The ‘Initial node’ shows where the activity diagram starts, and kicks off the
diagram. Conversely, the end of the activity diagram is indicated by the ‘Activity
final node‘. These are all the same as in activity diagrams in UML 1.x, but there is
also a new type of ‘Final node’ which is the ‘Flow final node’. A’Flow final node‘
allows a particular flow to be terminated without actually closing the diagram.
For example, imagine a situation where there are two parallel control flows in
a diagram and one needs to be halted whereas the other continues. In this case,
a final flow node would be used as it terminates a single flow but allows the rest
of the diagram to continue.
The ‘Join node’ and ‘Fork node’ allow the flow in a diagram to be split into several
parallel paths and then rejoined at a later point in the diagram. Forks and joins use
the concept of ‘token passing’ that was used in Petri-net systems modelling, which
basically means that whenever a flow is split into parallel flows by a fork, imagine
that each flow has been given a token. These flows can only be joined together
again when all tokens are present on the join flow. It is also possible to specify a
Boolean condition on the join to create more complex rules for rejoining the flows.
The ‘Decision’ and ‘Merge’ nodes also complement one another nicely.
A ‘Decision’ node allows a flow to branch off down a particular route according
to a condition, whereas a ‘Merge’ node allows several flows to be merged back
into a single flow.
The ‘Signal’ symbol is used to show signals passed in and out of the activity
diagram – the same as in a state machine diagram, whereas the ‘Time signal’ allows
the visualisation of explicit timing events.
Partitions can be shown in one of two ways – the traditional swim lane way
by drawing a box or two parallel lines enclosing the relevant region, or by simply
writing the partition name in brackets above the activity name in the activity invocation
symbol. Interruptible regions are shown by a dashed line with an arrow coming out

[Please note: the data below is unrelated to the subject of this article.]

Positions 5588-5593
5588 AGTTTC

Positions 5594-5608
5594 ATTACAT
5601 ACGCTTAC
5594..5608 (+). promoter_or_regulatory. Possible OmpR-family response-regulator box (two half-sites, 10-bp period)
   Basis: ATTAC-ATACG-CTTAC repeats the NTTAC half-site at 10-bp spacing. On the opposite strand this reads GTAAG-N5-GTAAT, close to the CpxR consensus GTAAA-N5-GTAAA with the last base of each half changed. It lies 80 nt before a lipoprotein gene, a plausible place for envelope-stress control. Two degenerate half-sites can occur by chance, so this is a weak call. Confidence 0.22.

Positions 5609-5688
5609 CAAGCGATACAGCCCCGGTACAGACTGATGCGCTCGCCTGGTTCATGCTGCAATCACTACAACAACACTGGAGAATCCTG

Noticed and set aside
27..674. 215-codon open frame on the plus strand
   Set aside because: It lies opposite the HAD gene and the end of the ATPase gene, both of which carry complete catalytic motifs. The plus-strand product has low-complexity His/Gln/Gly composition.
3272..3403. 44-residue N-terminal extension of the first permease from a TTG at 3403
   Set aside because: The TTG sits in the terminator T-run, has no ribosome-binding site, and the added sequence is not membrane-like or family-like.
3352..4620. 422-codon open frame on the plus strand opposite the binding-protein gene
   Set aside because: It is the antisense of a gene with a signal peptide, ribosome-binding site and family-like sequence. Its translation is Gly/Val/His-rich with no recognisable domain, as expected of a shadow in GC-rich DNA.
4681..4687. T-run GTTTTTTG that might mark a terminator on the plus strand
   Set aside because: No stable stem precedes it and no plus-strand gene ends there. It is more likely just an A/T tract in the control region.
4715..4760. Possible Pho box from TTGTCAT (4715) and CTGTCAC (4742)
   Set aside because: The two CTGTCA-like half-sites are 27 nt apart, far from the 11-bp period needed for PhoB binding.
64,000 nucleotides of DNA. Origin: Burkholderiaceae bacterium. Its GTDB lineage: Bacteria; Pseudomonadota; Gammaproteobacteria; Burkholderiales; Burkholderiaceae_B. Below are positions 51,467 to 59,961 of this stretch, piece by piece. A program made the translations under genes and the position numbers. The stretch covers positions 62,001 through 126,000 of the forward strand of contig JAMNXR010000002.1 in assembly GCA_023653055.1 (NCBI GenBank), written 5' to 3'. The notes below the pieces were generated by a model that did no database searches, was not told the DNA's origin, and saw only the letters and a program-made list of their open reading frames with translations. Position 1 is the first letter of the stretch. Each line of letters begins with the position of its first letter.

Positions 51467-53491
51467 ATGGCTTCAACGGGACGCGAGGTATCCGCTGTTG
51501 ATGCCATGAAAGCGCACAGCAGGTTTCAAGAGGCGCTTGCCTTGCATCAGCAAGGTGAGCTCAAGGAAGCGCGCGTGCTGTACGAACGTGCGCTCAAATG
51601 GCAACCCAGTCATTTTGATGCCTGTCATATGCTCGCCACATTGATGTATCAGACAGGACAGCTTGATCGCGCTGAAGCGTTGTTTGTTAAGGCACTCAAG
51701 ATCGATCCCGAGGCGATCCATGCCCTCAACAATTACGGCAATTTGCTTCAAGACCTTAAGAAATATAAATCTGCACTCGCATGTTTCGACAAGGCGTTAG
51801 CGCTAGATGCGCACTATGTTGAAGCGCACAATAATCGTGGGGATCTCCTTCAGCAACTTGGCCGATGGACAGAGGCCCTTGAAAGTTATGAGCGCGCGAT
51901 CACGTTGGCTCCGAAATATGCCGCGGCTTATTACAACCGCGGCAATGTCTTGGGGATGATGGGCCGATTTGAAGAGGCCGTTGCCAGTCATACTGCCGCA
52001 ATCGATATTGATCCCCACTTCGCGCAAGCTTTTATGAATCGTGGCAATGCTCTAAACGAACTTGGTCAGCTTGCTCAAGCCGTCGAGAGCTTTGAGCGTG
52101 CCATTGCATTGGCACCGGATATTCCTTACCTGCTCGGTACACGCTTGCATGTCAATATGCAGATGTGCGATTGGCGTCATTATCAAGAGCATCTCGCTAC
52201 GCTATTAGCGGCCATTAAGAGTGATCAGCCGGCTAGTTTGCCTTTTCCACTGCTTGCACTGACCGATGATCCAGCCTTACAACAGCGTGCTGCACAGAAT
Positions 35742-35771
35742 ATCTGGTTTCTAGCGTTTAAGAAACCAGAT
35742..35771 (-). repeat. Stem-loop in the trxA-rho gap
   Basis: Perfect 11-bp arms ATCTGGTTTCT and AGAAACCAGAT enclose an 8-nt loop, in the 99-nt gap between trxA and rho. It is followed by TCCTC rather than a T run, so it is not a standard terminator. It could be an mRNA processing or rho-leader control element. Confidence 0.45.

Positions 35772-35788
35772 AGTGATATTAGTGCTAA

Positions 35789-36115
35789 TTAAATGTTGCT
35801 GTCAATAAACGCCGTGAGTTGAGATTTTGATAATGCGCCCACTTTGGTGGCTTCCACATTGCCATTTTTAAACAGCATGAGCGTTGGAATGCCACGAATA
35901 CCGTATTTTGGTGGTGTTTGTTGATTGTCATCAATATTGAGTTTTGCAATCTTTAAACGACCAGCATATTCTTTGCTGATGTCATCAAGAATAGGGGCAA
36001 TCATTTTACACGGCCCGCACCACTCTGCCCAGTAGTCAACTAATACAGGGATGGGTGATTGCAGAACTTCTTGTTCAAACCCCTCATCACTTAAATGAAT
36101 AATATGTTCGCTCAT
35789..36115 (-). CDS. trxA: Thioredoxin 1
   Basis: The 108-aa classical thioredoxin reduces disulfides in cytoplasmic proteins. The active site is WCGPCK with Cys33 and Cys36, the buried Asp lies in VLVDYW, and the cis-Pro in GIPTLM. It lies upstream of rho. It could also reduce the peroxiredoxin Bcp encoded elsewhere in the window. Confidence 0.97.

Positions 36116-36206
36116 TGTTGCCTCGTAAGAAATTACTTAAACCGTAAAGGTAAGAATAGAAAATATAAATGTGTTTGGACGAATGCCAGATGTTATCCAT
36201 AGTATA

of it to show where the flow goes in the event of an interruption.
Figure 5.63 shows how a design process behaves.
Note how this diagram uses partitions as swim lanes to show responsibility in the
process. Also, note the cunning use of a package to indicate where one of the objects
has been baselined.
The second example of modelling workflows is one that is taken from the
definition of the RUP, which can be found in almost every UML textbook in existence
today. For a more in-depth discussion of this concept of workflows, see References
2 and 16. For now, however, it is enough to know that the activity diagram is
recommended by the RUP to be the diagram that is used to model workflows.
Figure 5.64. Activity Diagram showing workflow from the RUP
Figure 5.64 shows an activity diagram that describes the behavior of, or how to
execute, a particular workflow. One point worth considering here is the use of the fork
and join nodes. There are two activity invocations that are happening in parallel flows,
but this does not necessarily indicate that the actual activities are being executed in
parallel. What the diagram actually shows is that the flow is split into two flows and
that both activities must complete before the flows can be joined. It could be the case
that both activities do execute in parallel or it could be that one is executed before the
other, or any other permutation. The main point to remember here is that both flows
must complete before they can be joined.
Activity diagrams are actually defined as a special type of state machine diagram,
but it is sometimes difficult to see why two types of diagrams are required when,
it may be argued, they are very similar indeed. The most fundamental conceptual
difference between activity diagrams and state machine diagrams is that activity diagrams
concentrate on activity flow and may thus show behaviour from more than one
type of object, whereas a state machine only shows the behaviour from a single type
of object. As a consequence, state machine diagrams may show wait, or idle, states,
whereas an activity diagram may not. The states in a state machine are normal states,
which means that they may be complex and contain more than one internal transition,
represented by a number of actions or activities, whereas activity invocations may
only contain one. Activity diagrams may also use advanced syntax such as ‘swim
lanes’ and ‘object flow’, which will be discussed briefly in Chapter 6. Swim lanes
allow particular states to be grouped together and associated with a particular class or
object, which is useful for assigning responsibility. Object flows allow the creation
and destruction of objects or classes to be associated with states, which may be used
to show data flow.